Politics of Rebellion vs. Politics of Prescription: Engaging Japanese Contemporary Music

Music and politics has long been a well known combination throughout history. In fact, whole musical genres were founded with that combination in mind. Punk rock might be the most obvious example of that. Japanese music has been no exception, with musical genres well known for its politics making political statements in their Japanese versions as well, with rap, folk, and punk rock groups using their songs to discuss politics in Japan and in the world. Japanese music has not only limited its politics to local issues. Former superstar rap group King Giddra have recorded in the past a song about the events of 9/11 in New York, with lyrics that said:

“Is this terrorists vs. nations? No, wrong. That would me mistaking one part for the whole. The media’s strategy is to push good against evil. Makes me see again an atom bomb that fell in the past.”

This is certainly not to say that everyday life politics of Japan are also not taken into account. In a more recent music, Kyoto based rapper Anarchy sings:

“Gambling on payday and without money. I’m sick of hearing “I won’t drink again”. […] This hard environment got us trapped in a cycle. The heart is as strong as the amount of tears.”

However, there is another music genre in Japan that I have dedicated the last 5 years researching about that give us some new way of performing politics within music. That would be a genre called “Visual Kei”. Whereas traditionally political music is framed at an external problem to that of the singer, such as a culture of war, poverty, nuclear politics, and so on; Visual Kei’s political lyrics usually change the focus from the external to that of the self. It is the violence directed at yourself as a way to deal with the pain caused by your surroundings. Sometimes the “violence against self” goes beyond the metaphor and strikes directly at the flesh.

Kyo No Future Blood Kyo No Future Scar

Yet, what political Visual Kei lyrics do is to drop from the focus at the issue and bring the focus to the individual, the victim, the sufferer. Dadaroma’s first released song can exemplify this shift of perspective:

“The beautiful images you show on TV are just making our eyes worse. I wonder if you will even set a price on the warmth that slightly remains” […] “An airplane fell, too many people died, I’ll forget the TV’s number by tomorrow”

Dadaroma’s lyrics can be seem as a tale of loss of the senses in an age of post-modernity commodification and velocity. Just as the materiality of the TV only hurts your eyes no matter how beautiful the images that they show are, and how even the warmth can have a price putted on it, the velocity with which the news fly by, as informational numbers and data, robs one’s capacity to relate or empathize with the lives lost and the suffering shown. Another band, the Gallo, give us another example of portraying critique through the broken lenses of the self:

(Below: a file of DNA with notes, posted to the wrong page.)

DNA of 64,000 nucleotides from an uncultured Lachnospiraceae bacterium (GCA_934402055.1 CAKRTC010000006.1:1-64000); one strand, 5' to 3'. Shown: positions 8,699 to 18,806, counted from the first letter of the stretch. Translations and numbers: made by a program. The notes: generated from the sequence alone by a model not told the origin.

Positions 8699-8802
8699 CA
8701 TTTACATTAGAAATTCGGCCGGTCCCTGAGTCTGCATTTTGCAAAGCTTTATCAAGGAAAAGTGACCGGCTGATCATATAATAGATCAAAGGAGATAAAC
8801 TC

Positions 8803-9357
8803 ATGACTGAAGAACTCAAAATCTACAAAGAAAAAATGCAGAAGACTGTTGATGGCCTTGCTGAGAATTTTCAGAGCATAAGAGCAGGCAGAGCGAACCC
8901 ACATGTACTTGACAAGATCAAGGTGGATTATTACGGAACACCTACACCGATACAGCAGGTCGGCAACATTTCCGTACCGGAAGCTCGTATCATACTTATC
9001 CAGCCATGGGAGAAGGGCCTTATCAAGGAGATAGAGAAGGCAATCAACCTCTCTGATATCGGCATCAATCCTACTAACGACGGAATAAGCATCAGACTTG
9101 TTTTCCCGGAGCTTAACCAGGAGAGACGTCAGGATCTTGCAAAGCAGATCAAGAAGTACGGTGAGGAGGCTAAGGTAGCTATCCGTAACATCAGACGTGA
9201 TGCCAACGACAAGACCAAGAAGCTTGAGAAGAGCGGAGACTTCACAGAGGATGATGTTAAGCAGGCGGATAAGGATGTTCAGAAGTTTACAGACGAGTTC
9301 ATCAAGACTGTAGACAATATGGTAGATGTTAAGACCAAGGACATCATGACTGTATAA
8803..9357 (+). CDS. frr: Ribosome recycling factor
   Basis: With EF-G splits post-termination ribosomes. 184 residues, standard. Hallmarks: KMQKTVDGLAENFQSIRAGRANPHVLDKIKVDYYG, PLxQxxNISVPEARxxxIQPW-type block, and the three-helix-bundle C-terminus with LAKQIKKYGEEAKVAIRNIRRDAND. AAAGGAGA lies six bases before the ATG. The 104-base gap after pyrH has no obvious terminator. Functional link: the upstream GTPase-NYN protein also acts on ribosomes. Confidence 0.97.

A dandelion is being trampled in the greater Tokyo area that I used to dream about. I’m casting my fears aside due to the methamphetamine and I’m looking for tender passion in the red-light district.” […] “I glare at miserable rich-men while I’m rummaging through the garbage of the red-light district.”

This self that looks for tender love in the red-light streets, where delicate flowers are trampled upon in the land of dreams set us again in a path of looking at the dirt and ugliness of reality while being invited to imagine dreams and have tender feelings in it. It is hard not to give more weight to these lyrics when one remembers the context of Tokyo’s over-developed “love” industry.

The point here is that while political Visual Kei lyrics don’t let go of critique of the social, they are doing so without so much of the prescriptive element that more traditional forms of political lyrics have. The calls for political union and devotion to a common cause. The idea of standing together against evil. Nonetheless, Visual Kei manages to give voice to a post-modern generation that is often lost in nihilism and hopelessness, and bring them to address these topics that might have otherwise been swept under the rug in more general political discussions of mainstream Japan.

As Japanese philosopher Toshiya Ueno said that there are no longer a public sphere in (Metropolitan) Japan, as people are more and more forced to congregate ideas and perspectives in privatized spaces (And as someone who frequently used Mr.Donuts as a space for debate, I can vouche for that), some Visual Kei performer can be seem filling this space, using the privatized space of music industry and live houses to express that which is hidden in public discourse. Making politics beyond prescription. A new form of politics for a new era.


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